What Makes Shop Floor Scheduling So Challenging?
As we entered the late ‘90s, it certainly seemed as though manufacturers had everything they needed to control production, even in the most challenging situations. The material requirements planning (MRP) models of the ‘60s had advanced to include forecasting and master production scheduling, and shop floor scheduling had evolved from simple infinite capacity scheduling to finite capacity scheduling.
Despite these advancements, production control remains, well, out of control.
To better understand why this is, we need to walk through the steps it takes to manage production using these tools, starting with a sales order from a customer for a make to order (MTO) part. For the sake of this exercise, let’s say that the customer has requested that 60 pieces of Part A be delivered exactly one month from now. Here are the production control steps for that MTO part:
- The MRP system looks at the sales order and creates a planned work order (PWO) for 60 pieces of Part A.
- The MRP system then looks at Part A’s bill of materials (BOM) and creates a PWO or a planned purchase order (PPO) for every part on the BOM that isn’t readily available from stock or doesn’t have an existing work order or purchase order.
- The MRP system also calculates the date which each underlying PWO or PPO needs to be either made or received by in order to assemble all the components in Part A for delivery in 30 days.
- Next, a “planner” looks at each PWO and determines if it is accurate. If a PWO is accurate, the planner will “firm” it and send it to the shop floor to be manufactured.
- Likewise, a “buyer” does the same for the PPOs, except those go to a supplier to be fulfilled.
- Any WO that is sent to the shop floor has to have exact operation steps with very precise run times and set up times to ensure that the finite scheduler produces an accurate schedule.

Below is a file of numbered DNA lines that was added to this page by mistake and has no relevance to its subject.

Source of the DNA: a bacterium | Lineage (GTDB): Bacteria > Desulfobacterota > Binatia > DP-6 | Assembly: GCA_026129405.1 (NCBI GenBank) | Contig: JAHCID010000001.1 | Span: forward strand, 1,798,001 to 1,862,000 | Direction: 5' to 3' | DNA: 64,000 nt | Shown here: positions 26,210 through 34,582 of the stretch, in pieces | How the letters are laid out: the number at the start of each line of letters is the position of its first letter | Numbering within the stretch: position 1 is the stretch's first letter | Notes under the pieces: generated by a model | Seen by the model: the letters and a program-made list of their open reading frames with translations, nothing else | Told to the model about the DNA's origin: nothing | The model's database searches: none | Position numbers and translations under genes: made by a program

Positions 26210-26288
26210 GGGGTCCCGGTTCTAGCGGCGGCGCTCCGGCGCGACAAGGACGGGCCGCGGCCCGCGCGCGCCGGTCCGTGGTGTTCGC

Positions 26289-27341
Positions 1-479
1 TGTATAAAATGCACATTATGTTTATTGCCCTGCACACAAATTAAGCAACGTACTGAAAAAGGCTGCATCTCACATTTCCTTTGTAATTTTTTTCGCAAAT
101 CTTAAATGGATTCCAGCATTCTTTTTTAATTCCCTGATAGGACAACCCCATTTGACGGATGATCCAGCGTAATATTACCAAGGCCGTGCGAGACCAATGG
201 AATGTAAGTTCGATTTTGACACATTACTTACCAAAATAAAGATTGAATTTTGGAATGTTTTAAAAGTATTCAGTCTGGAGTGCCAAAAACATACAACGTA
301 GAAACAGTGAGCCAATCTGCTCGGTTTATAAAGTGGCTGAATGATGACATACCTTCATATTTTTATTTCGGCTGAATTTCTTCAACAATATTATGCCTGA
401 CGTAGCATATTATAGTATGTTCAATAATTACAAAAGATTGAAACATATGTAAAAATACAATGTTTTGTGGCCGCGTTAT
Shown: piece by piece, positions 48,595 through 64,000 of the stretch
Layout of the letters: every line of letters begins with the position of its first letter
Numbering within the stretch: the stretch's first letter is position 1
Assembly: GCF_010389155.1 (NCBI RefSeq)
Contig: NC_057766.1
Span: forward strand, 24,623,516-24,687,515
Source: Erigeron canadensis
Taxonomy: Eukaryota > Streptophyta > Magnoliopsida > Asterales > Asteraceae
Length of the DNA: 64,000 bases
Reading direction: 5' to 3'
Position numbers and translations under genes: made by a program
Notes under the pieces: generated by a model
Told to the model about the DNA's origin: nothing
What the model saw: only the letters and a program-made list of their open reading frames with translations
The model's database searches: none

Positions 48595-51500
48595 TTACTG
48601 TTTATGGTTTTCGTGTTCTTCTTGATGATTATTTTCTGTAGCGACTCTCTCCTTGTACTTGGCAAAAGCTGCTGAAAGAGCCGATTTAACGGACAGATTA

- Since this is an MTO job, the manufacturing engineer needs to review the operation steps for accuracy and make any necessary adjustments.
- The WO is finally ready to be produced.
Now, imagine this scenario, except the customer calls back three days later to request 60 pieces of Part A one week earlier; the planner would have to adjust all of the WO quantities and dates, and the buyer would have to do the same for the PPOs.
Remember, modern enterprise resource planning (ERP) systems inherited their MRP logic from models build in the ‘60s. Back then, manufacturing predominantly made to stock (MTS) and there were few changes to quantities or dates once a WO was released to the shop floor. At that point in the production control cycle, a finite scheduling system would simply create a schedule for people and machines on the shop floor and publish a dispatch list — that is, a list of everything that needed to get done that day. Employees on the shop floor would then follow those instructions to the letter.
Seems simple enough, right? It actually wasn’t. In order to produce accurate schedules, finite scheduling systems required precise estimates for:
- Run and setup time — how much time each operation required
- Capacity — how much machine time and people were available each day
- Work completed — the actual work that needed to be completed at each step of the operation
If any one of these elements were less than 90% accurate, the dispatch list would be incorrect, WOs would be in jeopardy of being worked on at the wrong time, and the final part would be late to the customer.
In addition to the accuracy issue, there were other naturally occurring issues that affected scheduling: People would be unavailable for work, machines wouldn’t work quite right the day of, suppliers would deliver incorrect materials or deliver them late, and so on. Finite capacity scheduling systems were unable to anticipate these challenges and instead expected work on the dispatch list to be completed as instructed. This led to WOs starting and ending later than the times listed on the dispatch list, thus rendering it obsolete and requiring the manufacturer to rerun and republish schedules.
And that’s all without considering the underlying material coming from other WOs and PPOs. A bad schedule created bad dates for these materials, too. This would result in parts shortages in the middle of production, causing jobs to stop in the middle of the floor until materials were made or received. Unbelievably, very little has changed in the past 20 years.
Even today, less than 20% of manufacturers who own an ERP system actually use it to schedule their shop floor because ERP scheduling systems are often inaccurate and unable to keep up with changing conditions on the shop floors.
Which brings us to the 2000s: Without an effective shop floor scheduling system to rely on, manufacturers have turned to using spreadsheets, which has, in turn, led to expediting. It’s time for a change: In part two of our series, we’ll take a look at how a next-generation system should solve common challenges associated with shop floor scheduling and production control.